In 2017 Ricardo Serrano’s partner found themselves scrambling to get access to their late husband’s contacts and calendar information so they could inform his friends and family of his passing. Practically nobody maintains a physical address book, and neither did Mr. Serrano.
One of the most painfully overlooked elements of estate planning is managing the transfer of digital data and accounts. With the loss of a loved one, pictures, messages, videos, and access to hundreds of web services are often lost as well.
Six years ago, my father tragically passed away in a traffic accident and I, his then 19 year old son, was appointed as the executor of a very messy estate. I found myself unable to recuperate important documents and memories.
Our phones store some of our most meaningful moments and interactions. From photos to text messages and notes, we inadvertently document our lives on our devices. This is why Apple came out with a Legacy Contact option a few years ago.
Photo albums are a quintessential family heirloom. Large binders filled with glossy film photos sit in most people’s cosets, holding valuable memories passed from one generation to the next.
The wide gap between a digital asset clause in a planning document and a fiduciary actually accessing accounts is a necessary and often overlooked piece of a good digital estate plan.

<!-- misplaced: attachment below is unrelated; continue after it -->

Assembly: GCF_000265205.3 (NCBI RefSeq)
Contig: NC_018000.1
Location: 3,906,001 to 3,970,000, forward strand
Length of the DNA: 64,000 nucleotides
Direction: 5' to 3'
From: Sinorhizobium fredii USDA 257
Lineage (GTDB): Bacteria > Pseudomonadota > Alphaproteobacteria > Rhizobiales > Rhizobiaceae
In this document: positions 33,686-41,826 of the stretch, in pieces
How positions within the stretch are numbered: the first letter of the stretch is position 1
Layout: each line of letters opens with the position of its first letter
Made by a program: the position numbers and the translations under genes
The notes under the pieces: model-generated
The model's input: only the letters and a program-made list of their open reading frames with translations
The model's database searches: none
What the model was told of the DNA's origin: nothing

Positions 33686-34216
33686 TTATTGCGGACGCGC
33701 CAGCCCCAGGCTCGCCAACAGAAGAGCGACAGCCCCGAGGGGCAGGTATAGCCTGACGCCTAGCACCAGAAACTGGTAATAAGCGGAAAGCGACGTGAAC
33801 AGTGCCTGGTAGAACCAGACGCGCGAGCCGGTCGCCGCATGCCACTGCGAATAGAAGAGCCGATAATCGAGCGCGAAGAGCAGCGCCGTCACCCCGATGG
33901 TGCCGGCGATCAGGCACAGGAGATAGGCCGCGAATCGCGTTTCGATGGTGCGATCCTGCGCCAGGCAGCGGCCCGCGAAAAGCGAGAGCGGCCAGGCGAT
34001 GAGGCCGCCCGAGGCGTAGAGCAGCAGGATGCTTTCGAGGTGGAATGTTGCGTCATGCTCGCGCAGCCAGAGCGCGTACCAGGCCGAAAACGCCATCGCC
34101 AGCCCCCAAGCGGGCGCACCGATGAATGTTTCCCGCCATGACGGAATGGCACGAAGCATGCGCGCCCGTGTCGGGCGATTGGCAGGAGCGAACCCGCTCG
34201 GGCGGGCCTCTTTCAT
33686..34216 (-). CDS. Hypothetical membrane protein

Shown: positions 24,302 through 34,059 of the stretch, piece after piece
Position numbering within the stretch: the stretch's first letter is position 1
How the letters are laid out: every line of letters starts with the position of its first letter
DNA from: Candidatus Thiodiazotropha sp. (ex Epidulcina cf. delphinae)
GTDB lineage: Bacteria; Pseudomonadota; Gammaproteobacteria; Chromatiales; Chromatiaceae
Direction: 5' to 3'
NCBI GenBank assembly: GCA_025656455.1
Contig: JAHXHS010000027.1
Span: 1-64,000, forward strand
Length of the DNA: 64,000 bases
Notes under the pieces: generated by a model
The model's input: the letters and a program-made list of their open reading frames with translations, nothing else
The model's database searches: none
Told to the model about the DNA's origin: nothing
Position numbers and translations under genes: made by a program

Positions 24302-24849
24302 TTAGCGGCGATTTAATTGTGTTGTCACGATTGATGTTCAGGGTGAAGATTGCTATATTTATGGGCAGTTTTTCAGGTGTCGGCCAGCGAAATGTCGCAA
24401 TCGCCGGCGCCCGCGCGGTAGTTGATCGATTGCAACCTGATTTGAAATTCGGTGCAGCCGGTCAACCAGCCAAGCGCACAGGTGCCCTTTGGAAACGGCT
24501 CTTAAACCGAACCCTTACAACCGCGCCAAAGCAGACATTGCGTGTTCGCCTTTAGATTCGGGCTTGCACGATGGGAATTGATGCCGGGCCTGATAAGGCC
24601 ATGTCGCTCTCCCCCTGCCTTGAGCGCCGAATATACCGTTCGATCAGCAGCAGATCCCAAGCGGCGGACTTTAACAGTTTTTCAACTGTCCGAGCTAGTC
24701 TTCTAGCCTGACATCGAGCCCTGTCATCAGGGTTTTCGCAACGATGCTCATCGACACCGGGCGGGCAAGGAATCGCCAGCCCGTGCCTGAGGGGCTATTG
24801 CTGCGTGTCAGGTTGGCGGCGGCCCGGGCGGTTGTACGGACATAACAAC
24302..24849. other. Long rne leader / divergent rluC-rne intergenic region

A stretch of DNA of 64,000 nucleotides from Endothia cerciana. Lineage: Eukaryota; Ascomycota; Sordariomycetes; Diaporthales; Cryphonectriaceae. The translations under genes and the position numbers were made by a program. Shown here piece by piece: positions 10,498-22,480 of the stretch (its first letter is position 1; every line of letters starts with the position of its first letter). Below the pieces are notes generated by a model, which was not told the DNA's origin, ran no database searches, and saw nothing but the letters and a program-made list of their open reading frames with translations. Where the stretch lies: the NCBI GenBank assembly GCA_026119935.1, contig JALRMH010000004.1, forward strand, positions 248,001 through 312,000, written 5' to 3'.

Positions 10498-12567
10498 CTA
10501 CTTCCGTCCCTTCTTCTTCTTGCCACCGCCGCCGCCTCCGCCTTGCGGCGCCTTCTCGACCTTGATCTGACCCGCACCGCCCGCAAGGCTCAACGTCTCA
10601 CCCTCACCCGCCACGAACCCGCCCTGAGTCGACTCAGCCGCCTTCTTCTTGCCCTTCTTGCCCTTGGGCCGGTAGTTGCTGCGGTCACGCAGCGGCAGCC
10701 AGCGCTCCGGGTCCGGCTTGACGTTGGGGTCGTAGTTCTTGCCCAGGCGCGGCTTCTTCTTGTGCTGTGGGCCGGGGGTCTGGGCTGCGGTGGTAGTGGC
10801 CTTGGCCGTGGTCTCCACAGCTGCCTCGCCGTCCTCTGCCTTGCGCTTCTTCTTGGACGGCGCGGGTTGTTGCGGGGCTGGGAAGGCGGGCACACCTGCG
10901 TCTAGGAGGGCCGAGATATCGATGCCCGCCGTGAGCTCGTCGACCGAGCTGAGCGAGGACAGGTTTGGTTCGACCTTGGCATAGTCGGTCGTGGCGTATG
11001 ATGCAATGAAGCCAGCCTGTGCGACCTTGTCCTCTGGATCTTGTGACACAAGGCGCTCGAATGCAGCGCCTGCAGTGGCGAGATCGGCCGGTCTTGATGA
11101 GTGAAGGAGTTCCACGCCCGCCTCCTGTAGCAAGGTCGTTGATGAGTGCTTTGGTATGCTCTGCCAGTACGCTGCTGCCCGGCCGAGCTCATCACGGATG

Your client just told you “I have a cold storage device for my cryptocurrency”, what do you do? In the inevitable cycle of life and wealth, a recent reality has become clear: if living people own cryptocurrencies, so do the estates of deceased individuals.
In 2014, the Uniform Law Commission drafted UFADAA - the Uniform Fiduciary Access to Digital Assets Act. UFADAA’s goal was to aid fiduciaries in the inventory, reporting, and distribution of digital assets. Later ULC proposed a revised version of the statute, RUFADAA (Revised UFADAA.)
Hawaii launched the CIL (Digital Currency Innovation Lab) program in 2020 to pre-empt digital asset regulation in the state. The program’s uncertain renewal could pose a problem for fiduciaries who aren’t aware that the end of DCIL would lead to the closure of the grantor’s accounts.
Crypto regulation is difficult and contentious. The SEC has been wrestling with crypto entities for a long time, but other regulators have also set up hoops on centralized crypto companies in an attempt to protect consumers.
RUFADAA, the Revised Uniform Fiduciary Access to Digital Assets Act, has been enacted in most states as a measure to support the passing on of digital assets as part of an estate. Digital assets are difficult to pass on for a plethora of reasons.
Cryptocurrencies are an important emerging asset class, however most legal and financial professionals don’t know enough about these assets to answer client’s questions meaningfully.